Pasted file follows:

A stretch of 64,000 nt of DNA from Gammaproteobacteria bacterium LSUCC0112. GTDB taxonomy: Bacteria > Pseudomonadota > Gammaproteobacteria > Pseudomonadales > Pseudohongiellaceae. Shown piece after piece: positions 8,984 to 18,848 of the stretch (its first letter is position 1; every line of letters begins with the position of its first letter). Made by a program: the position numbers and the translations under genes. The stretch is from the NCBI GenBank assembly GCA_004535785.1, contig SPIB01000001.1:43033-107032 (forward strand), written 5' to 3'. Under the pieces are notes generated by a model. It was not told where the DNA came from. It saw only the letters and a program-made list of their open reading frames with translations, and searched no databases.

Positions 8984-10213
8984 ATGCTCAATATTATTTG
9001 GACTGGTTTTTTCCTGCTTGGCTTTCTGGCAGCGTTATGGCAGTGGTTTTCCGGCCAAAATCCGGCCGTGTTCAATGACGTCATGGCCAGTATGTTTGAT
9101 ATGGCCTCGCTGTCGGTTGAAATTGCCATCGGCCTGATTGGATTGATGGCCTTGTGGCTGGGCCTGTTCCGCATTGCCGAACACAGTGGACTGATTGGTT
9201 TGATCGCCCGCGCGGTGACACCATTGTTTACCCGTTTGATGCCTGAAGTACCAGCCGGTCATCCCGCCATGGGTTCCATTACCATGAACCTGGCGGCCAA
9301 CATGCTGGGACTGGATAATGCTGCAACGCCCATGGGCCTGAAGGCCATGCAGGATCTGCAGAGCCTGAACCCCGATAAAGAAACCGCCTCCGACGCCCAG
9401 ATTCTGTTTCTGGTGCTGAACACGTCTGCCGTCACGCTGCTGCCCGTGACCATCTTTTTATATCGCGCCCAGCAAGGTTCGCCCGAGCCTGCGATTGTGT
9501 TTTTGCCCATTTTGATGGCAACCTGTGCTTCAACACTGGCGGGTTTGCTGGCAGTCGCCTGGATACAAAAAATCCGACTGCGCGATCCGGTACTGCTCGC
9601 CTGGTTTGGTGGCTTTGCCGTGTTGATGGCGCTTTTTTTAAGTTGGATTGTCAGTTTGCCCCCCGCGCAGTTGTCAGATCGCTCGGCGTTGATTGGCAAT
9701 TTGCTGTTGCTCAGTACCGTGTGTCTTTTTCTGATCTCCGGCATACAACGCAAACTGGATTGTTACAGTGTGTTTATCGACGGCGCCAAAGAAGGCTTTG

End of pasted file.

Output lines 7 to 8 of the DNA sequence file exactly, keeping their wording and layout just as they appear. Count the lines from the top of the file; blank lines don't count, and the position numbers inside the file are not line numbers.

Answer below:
9301 CATGCTGGGACTGGATAATGCTGCAACGCCCATGGGCCTGAAGGCCATGCAGGATCTGCAGAGCCTGAACCCCGATAAAGAAACCGCCTCCGACGCCCAG
9401 ATTCTGTTTCTGGTGCTGAACACGTCTGCCGTCACGCTGCTGCCCGTGACCATCTTTTTATATCGCGCCCAGCAAGGTTCGCCCGAGCCTGCGATTGTGT